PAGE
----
Local Govt | National News Video | Parliament Headlines | Politics Headlines | Search

 


River users must check for aquatic hitchhikers

Lake and river users must check for aquatic hitchhikers

For immediate release: Friday 1 December 2006

Bay of Plenty lake and river users are the target of a major summer campaign to keep the region’s waterways free of new aquatic pests, including didymo.

For the past four years, local agencies have joined forces to strongly promote the aquatic pest message around the Rotorua lakes.

However, the discovery of didymo in the South Island has prompted a wider-reaching campaign this year.
With support from Biosecurity New Zealand, Environment Bay of Plenty, the Department of Conservation and Eastern Region Fish and Game staff will be regularly visiting lakes, rivers and streams to talk to boaties, kayakers, fishers and other users. They will be reminding them to clean their boats, trailers, fishing gear, and other equipment after use.

Environment Bay of Plenty pest plant coordinator John Mather says it is imperative that people make a habit of these actions. Otherwise, they put the Bay of Plenty’s waterways at risk.

“We are putting a lot of effort into a regional campaign this summer because it is so vital to the future of our waterways. We have worked hard for the last few years to raise awareness about aquatic pests and weeds, and it’s been very successful. But now, with didymo, the consequences are even more devastating. Didymo is so invasive it could potentially turn our waterways into a gooey mess.”

Overseas visitors and people from the South Island are a major risk group. They must take special precautions, Mr Mather says, including cleaning items like waders in a dishwashing detergent solution.

However, people should clean their gear when moving between North Island waterways too. “There’s no guarantee that didymo is not already in the North Island. It can transfer very easily. It’s microscopic and invisible, and can survive in a small pool of water or in a damp wader’s sole.”

The Rotorua lakes are also vulnerable to aquatic invaders, Mr Mather points out. All of Rotorua’s lakes are currently free of destructive pest fish species, like koi carp and catfish. Some lakes are free of all or several species of aquatic weeds.

“You must always check your boat and equipment for weed fragments if you’re moving between lakes. It only takes one strand of weed to start off a new infestation - and weeds can harbour fish eggs too. We can’t afford to be complacent. Once new pests are established, they can be almost impossible to eradicate. So prevention is the key.”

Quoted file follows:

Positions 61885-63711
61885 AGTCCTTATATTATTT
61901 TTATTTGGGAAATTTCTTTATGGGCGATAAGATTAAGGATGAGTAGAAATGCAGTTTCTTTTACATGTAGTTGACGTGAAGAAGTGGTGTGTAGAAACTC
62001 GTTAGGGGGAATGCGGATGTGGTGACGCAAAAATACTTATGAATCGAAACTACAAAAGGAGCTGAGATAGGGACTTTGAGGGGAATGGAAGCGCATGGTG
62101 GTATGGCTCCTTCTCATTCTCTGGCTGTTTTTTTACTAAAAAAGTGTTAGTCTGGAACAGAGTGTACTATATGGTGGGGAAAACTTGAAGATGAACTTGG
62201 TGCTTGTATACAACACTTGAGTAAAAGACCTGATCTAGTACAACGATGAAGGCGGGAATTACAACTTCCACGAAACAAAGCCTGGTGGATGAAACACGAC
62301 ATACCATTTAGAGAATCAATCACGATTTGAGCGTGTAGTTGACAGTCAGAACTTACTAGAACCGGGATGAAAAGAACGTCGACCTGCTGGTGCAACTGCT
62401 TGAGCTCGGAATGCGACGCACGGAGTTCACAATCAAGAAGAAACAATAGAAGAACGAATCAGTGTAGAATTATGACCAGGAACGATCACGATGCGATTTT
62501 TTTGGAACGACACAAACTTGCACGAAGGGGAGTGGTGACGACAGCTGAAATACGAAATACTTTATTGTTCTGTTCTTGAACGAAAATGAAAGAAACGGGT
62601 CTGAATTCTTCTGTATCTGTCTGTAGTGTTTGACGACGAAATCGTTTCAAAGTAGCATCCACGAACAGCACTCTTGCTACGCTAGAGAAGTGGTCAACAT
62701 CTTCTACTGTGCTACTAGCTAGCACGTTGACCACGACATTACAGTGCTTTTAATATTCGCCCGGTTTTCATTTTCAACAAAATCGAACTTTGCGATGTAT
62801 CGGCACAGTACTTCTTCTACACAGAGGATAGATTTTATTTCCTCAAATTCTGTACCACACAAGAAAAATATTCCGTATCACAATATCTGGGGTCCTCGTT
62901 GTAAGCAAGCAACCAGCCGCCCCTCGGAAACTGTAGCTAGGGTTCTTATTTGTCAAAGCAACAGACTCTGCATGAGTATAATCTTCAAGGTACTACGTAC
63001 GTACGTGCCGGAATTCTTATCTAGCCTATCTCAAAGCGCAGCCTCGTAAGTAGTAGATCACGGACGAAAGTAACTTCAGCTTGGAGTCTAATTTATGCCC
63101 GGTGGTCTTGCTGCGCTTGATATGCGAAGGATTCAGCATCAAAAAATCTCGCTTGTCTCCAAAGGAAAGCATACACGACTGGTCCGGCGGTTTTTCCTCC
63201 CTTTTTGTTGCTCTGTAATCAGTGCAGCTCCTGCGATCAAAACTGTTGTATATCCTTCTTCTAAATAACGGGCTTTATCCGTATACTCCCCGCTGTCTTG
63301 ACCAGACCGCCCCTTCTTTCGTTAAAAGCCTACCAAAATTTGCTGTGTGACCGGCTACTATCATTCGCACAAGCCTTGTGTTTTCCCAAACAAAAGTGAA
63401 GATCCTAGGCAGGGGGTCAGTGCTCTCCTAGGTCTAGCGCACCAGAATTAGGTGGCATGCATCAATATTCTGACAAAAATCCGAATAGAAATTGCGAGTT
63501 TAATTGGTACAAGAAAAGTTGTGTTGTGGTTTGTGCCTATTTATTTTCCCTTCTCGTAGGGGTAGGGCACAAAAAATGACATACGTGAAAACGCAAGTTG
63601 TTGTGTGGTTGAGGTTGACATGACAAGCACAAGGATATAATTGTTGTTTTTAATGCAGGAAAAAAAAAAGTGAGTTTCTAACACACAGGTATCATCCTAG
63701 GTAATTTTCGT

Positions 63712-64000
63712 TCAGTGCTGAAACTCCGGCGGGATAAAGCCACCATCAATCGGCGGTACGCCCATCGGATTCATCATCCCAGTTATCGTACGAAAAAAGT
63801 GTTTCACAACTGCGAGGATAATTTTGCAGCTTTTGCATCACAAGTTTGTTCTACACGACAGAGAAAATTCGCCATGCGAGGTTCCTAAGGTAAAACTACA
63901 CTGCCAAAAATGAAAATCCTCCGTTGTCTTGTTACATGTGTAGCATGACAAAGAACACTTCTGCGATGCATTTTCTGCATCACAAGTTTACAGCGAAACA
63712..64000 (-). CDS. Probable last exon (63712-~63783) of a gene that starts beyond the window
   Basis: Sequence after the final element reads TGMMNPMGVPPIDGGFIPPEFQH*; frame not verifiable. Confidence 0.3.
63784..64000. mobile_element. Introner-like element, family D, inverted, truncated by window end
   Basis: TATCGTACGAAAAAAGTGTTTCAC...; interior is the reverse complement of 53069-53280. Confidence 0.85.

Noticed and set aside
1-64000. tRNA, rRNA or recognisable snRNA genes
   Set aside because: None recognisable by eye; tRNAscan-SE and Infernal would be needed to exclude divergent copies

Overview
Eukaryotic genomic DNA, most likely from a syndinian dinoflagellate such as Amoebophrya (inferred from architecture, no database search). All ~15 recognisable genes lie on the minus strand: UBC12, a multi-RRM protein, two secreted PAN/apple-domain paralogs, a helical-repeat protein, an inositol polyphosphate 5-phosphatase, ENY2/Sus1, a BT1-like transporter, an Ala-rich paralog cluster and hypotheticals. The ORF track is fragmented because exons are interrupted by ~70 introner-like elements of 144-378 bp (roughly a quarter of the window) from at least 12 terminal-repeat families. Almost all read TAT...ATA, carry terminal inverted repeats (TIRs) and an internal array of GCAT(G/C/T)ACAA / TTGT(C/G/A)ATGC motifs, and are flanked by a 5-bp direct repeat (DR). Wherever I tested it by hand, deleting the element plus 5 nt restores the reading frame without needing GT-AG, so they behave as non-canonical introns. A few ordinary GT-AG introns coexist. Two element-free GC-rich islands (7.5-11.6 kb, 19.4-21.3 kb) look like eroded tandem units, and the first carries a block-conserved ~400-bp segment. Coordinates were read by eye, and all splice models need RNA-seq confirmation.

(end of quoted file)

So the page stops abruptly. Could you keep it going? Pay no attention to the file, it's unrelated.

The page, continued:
Environment Bay of Plenty works in partnership with the Department of Conservation, Te Arawa Lakes Trust, Rotorua District Council and Eastern Region Fish and Game to manage aquatic pests in the Rotorua lakes.

What can you do?

- Check your boat, trailer and all gear for aquatic weed fragments after use
- Always check and clean before moving to a new lake, river or stream
- Soak or spray gear with a dishwashing detergent solution to kill off didymo. This is vital if you’ve used it in the South Island or overseas.

ENDS

© Scoop Media

 
 
 
 
 
Parliament Headlines | Politics Headlines | Regional Headlines

 

Sector Opposes Bill: Local Government Bill Timeframe Extended

The Minister of Local Government Peseta Sam Lotu-Iiga has asked the Select Committee to extend the report back date for the Local Government Act 2002 Amendment Bill (No 2). More>>

ALSO:

Breed Laws Don’t Work: Vets On New National Dog Control Plan

It is pleasing therefore to see Louise Upston Associate Minister for Local Government calling for a comprehensive solution... However, relying on breed specific laws to manage dog aggression will not work. More>>

ALSO:

Not Waiting On Select Committee: Green Party Releases Medically-Assisted Dying Policy

“Adults with a terminal illness should have the right to choose a medically assisted death,” Green Party health spokesperson Kevin Hague said. “The Green Party does not support extending assisted dying to people who aren't terminally ill because we can’t be confident that this won't further marginalise the lives of people with disabilities." More>>

ALSO:

General Election Review: Changes To Electoral Act Introduced

More effective systems in polling places and earlier counting of advanced votes are on their way through proposed changes to our electoral laws, Justice Minister Amy Adams says. More>>

Gordon Campbell: On Our Posturing At The UN

In New York, Key basically took an old May 2 Washington Post article written by Barack Obama, recycled it back to the Americans, and still scored headlines here at home… We’ve had a double serving of this kind of comfort food. More>>

ALSO:

Treaty Settlements: Bills Delayed As NZ First Pulls Support

Ngāruahine, Te Atiawa and Taranaki are reeling today as they learnt that the third and final readings of each Iwi’s Historical Treaty Settlement Bills scheduled for this Friday, have been put in jeopardy by the actions of NZ First. More>>

ALSO:

Gordon Campbell: On The Damage De-Regulation Is Doing To Fisheries And Education, Plus Kate Tempest

Our faith in the benign workings of the market – and of the light-handed regulation that goes with it – has had a body count. Back in 1992, the free market friendly Health Safety and Employment Act gutted the labour inspectorate and turned forestry, mining and other workplace sites into death traps, long before the Pike River disaster. More>>

Get More From Scoop

 

LATEST HEADLINES

 
 
 
 
 
 
 
 
 
Regional
Search Scoop  
 
 
Powered by Vodafone
NZ independent news